Student groups contest initial fees recommendations

MSA’s request was initially cut by $61,400, and nine student groups could receive no funding at all.

Raya Zimmerman

In the first round of public hearings after initial student services fees recommendations were released, student groups have begun to protest proposed funding cuts.

Advocates for the Minnesota Student Association stood before the Student Services Fees Committee on Tuesday to object to the $61,400 gap between what the student governing board requested and what its initial recommendation allotted for its 2011-12 budget.

MSA still might have a chance. SSFC included $42,000 less in its initial recommendation because of an error in the audit of the groupâÄôs records, which MSA found and corrected.

Deloitte and Touche, the company the University of Minnesota uses to audit student groups, included MSAâÄôs programming budget in its audit to the SSFC but failed to add in its operating budget, which resulted in a missing $42,000. SSFC deducted that amount in MSAâÄôs initial recommendation.

Carrie Nelson, chief financial officer for MSA, caught the error and provided canceled check images to the company that account for another $10,000. Deloitte and Touche corrected the error and submitted a formal apology to MSA.

âÄúIâÄôm confident that weâÄôll be able to work with the fees committee and get these errors sorted out,âÄù MSA President Sarah Shook said.

MSA plans to go through the appeals process where student groups can submit a written appeal after the release of the final funding recommendation, Shook said.

Perhaps in deeper water is the Black Student Union, which, at this point in the fees process, is expected to receive nothing. ThatâÄôs a $65,000 difference from what it requested.

During his two minutes to improve the groupâÄôs position, BSU President Arsenio Ward called the fees recommendation âÄúdisheartening.âÄù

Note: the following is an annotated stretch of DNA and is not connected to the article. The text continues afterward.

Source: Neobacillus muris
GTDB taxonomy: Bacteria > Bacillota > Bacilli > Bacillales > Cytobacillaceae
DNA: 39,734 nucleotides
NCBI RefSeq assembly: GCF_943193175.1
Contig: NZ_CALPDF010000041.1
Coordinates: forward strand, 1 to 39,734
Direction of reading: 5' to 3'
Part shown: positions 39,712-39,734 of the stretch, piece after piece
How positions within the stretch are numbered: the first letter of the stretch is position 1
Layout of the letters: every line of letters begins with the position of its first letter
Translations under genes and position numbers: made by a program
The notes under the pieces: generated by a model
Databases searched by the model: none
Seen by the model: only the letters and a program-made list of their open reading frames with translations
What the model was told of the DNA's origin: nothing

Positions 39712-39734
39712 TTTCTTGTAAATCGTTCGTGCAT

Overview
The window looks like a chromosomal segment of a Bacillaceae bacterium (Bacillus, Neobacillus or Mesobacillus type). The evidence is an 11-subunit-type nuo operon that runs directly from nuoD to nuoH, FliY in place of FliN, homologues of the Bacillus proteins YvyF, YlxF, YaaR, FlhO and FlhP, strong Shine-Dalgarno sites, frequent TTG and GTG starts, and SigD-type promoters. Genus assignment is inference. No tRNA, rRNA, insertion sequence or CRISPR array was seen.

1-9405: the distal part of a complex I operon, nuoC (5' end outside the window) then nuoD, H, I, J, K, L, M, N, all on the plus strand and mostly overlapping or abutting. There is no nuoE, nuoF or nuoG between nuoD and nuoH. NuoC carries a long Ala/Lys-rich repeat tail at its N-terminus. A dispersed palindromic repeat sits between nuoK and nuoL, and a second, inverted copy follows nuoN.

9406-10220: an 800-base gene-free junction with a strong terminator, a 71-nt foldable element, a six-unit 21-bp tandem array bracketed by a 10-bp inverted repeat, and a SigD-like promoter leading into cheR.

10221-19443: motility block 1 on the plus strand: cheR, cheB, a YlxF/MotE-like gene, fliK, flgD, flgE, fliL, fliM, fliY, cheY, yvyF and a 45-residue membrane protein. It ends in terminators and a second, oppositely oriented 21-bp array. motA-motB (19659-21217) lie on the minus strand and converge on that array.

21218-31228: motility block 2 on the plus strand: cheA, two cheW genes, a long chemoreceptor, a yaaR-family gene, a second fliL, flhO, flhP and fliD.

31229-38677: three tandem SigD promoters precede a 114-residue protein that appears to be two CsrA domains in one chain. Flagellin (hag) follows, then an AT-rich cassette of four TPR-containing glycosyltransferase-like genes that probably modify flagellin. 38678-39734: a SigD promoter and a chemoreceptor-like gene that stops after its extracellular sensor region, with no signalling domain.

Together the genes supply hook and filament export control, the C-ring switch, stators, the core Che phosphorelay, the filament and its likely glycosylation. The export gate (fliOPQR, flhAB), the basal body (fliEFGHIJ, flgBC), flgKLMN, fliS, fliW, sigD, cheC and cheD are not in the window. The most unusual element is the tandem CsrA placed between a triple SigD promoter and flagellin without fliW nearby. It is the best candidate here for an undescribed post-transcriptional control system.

âÄúWhat we do here is very vital and very essential, not only for students of color but for all students on campus,âÄù Ward said.

BSU Treasurer Kaitlin Ellis said last yearâÄôs treasurer went abroad during the spring 2010 semester, leaving the group without someone permanently handling funds. This, she said, accounted for many missing receipts from that semester.

While presenting to the committee, Ellis stressed BSUâÄôs importance, listing off various events the decades-old group hosts throughout the year.

She said it would be grateful to have $10,000 and could work with scholarships and grants.

Student groups have the option to meet with the committee individually to further prove their need for more funding beyond the initial recommendations. However, in an e-mail Monday, some groups were denied private hearings, Shook said.

SSFC declined to grant private hearings because it voted to accept only written statements and new budgets online instead.

BSU members plan to attend the next public hearing, as well.

Of the 58 student groups that requested student service fees this semester, nine groups were denied funds.

The Saint Paul Board of Colleges, which was hoping to see $18,000, got nothing.

The group governs the five colleges on the St. Paul Campus and funds small grant applications.

âÄúWeâÄôre not being hurt as a group, but student organizations and groups on campus that we help will see long-term effects,âÄù Andrew Kryzer, president of the board, said.

The last public hearing is at 4 p.m., tomorrow, in Coffman UnionâÄôs PresidentâÄôs Room.